On paper, Si! Mon does have some trappings of the generic Venice restaurant—tough parking situation, prices that occasionally make you squirm, ferns—but as an overall experience, it stands apart, especially once you factor in the very limited number of restaurants serving Caribbean or Central American food on the Westside (or anywhere in LA). But even if the latter wasn’t the case, this restaurant would still be special. 

For a splashy, you’re-not-gonna-forget-this meal—the kind of night where you start rattling off your favorite dishes and realize you named over half the menu—Si! Mon ranks up there with the best in Venice (a caliber that includes heavyweights like Gjelina, Dudley Market, and Felix). We’d be happy to order here simply by closing our eyes and spinning the menu like a game-show prize wheel, knowing that whatever our finger lands on is going to be great.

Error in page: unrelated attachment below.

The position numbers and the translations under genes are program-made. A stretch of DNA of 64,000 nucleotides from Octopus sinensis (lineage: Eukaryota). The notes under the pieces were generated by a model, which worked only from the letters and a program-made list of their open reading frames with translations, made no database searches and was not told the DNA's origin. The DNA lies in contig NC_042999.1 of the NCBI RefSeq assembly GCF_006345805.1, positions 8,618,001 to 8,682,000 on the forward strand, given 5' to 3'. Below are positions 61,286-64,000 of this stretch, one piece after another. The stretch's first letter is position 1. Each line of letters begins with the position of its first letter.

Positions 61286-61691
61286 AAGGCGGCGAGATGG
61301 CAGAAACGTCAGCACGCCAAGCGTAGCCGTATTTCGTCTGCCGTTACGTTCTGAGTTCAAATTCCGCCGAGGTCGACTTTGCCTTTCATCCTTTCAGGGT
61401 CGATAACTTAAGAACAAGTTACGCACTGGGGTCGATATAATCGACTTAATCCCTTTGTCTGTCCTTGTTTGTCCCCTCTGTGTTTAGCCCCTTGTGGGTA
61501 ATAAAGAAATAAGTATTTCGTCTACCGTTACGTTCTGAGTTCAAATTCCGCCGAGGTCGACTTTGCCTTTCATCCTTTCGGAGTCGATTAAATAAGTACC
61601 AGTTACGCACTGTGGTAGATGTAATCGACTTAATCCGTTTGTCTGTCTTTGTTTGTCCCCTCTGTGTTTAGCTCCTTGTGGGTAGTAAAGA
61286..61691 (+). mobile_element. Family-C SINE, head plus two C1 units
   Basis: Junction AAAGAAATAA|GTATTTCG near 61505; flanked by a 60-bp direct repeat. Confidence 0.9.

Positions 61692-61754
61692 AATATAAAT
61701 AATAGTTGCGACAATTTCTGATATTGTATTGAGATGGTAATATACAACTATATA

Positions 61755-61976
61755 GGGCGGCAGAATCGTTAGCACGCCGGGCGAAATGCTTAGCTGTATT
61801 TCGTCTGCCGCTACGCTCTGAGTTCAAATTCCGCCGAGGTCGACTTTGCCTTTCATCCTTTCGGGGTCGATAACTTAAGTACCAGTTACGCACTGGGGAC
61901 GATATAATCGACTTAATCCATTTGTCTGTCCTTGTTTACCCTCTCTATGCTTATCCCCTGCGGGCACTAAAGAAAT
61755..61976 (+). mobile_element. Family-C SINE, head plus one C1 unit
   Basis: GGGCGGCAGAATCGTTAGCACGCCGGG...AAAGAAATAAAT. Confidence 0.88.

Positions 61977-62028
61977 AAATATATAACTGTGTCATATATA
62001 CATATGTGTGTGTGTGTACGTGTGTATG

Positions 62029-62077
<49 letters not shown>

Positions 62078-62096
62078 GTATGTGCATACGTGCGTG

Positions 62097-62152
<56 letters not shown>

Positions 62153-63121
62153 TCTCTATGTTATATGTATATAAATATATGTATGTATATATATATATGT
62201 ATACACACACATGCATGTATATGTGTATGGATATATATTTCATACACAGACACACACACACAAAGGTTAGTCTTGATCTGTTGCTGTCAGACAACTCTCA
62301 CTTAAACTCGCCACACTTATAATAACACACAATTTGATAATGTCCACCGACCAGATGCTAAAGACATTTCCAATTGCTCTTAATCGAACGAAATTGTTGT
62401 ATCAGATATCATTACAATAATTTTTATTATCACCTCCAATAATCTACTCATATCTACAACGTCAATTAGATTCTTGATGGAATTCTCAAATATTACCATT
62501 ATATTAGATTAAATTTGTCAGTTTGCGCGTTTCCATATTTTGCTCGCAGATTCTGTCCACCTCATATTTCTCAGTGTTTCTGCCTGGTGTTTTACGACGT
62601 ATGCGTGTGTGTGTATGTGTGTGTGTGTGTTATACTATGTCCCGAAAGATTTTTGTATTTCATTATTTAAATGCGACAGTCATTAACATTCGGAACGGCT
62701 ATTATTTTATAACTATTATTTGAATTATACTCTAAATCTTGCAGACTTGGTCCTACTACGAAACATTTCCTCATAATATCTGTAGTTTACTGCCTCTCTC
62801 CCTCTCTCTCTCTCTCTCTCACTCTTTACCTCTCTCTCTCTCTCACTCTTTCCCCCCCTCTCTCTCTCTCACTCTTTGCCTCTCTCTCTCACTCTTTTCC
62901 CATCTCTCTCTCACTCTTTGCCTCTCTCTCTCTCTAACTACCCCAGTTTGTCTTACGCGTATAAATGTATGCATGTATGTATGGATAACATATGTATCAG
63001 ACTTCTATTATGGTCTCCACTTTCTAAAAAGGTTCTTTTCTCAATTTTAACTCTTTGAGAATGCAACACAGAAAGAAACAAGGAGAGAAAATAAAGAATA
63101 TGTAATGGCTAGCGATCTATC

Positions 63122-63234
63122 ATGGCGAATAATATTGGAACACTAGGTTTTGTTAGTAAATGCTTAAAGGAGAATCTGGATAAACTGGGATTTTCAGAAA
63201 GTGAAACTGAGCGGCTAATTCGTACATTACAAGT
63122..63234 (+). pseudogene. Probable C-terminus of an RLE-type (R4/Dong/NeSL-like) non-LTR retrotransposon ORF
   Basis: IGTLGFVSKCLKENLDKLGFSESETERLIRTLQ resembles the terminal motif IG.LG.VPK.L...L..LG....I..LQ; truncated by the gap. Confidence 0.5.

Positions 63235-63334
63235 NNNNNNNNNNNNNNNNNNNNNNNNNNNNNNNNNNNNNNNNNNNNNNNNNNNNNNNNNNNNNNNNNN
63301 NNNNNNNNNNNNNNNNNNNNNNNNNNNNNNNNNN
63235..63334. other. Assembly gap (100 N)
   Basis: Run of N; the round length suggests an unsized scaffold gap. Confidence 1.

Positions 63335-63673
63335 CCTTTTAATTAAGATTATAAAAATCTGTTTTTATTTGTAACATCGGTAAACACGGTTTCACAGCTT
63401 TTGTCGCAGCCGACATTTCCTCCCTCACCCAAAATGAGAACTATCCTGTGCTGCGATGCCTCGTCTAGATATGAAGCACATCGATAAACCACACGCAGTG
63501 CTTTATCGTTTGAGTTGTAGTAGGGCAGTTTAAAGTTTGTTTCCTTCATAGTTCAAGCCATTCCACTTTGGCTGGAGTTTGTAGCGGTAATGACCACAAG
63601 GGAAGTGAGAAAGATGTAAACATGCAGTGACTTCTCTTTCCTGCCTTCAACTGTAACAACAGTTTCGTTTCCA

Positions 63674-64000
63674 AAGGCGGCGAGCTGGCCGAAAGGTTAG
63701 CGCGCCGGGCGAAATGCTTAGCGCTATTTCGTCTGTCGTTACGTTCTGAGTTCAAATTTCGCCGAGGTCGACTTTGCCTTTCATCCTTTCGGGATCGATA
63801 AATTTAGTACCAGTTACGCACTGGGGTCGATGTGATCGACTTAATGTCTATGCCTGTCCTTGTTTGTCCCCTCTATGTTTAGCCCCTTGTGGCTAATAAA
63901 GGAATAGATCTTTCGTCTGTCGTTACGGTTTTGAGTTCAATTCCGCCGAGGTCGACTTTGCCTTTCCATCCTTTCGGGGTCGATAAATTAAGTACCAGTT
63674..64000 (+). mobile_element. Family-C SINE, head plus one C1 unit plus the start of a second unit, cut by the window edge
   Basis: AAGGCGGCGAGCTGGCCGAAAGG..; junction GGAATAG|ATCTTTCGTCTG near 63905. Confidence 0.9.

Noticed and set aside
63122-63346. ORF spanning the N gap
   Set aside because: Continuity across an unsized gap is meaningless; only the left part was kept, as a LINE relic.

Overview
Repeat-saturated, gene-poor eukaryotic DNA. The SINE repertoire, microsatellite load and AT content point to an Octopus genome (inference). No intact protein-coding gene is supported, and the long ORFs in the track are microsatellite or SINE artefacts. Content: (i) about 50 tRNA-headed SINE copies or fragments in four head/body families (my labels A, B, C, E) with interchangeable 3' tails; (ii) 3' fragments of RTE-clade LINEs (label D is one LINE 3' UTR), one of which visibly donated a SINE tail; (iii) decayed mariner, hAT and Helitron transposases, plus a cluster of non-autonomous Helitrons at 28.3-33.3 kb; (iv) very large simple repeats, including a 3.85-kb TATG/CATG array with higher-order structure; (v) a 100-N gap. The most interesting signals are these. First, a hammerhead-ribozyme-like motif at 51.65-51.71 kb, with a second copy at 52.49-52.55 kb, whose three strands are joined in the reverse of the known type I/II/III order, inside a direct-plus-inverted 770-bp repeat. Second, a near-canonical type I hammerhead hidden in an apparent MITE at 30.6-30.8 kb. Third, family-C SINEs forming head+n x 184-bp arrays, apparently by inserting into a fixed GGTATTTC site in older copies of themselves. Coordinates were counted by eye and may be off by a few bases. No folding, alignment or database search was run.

Just not chips and salsa.

Food Rundown

The tuna tostada at Si! Mon.

photo credit: Jessie Clapp

Tuna Carpaccio Yuca Tostada

Don’t check our math on this, but there are at least one thousand LA restaurants with tuna carpaccio on the menu. And all of those carpaccio look more or less the same. Except this one. A translucent sheet of fish is draped over a crisp, delicate yuca tostada like a duvet over a mattress, with a spread of spicy cachucha pepper aioli underneath. It’s a little sweet, a little smoky, and very silky—a raw tuna dish you’d be able to pick out of a lineup blindfolded.
The clam ceviche at Si! Mon.

photo credit: Jessie Clapp

Surf Clam Ceviche

While everyone else is taking pictures of this dish’s briny, neon green leche de tigre, just start eating. It’s not a particularly large bowl of ceviche, and when people start realizing it tastes even better than it looks, the soft, tender clams and accompanying plantain chips will go fast.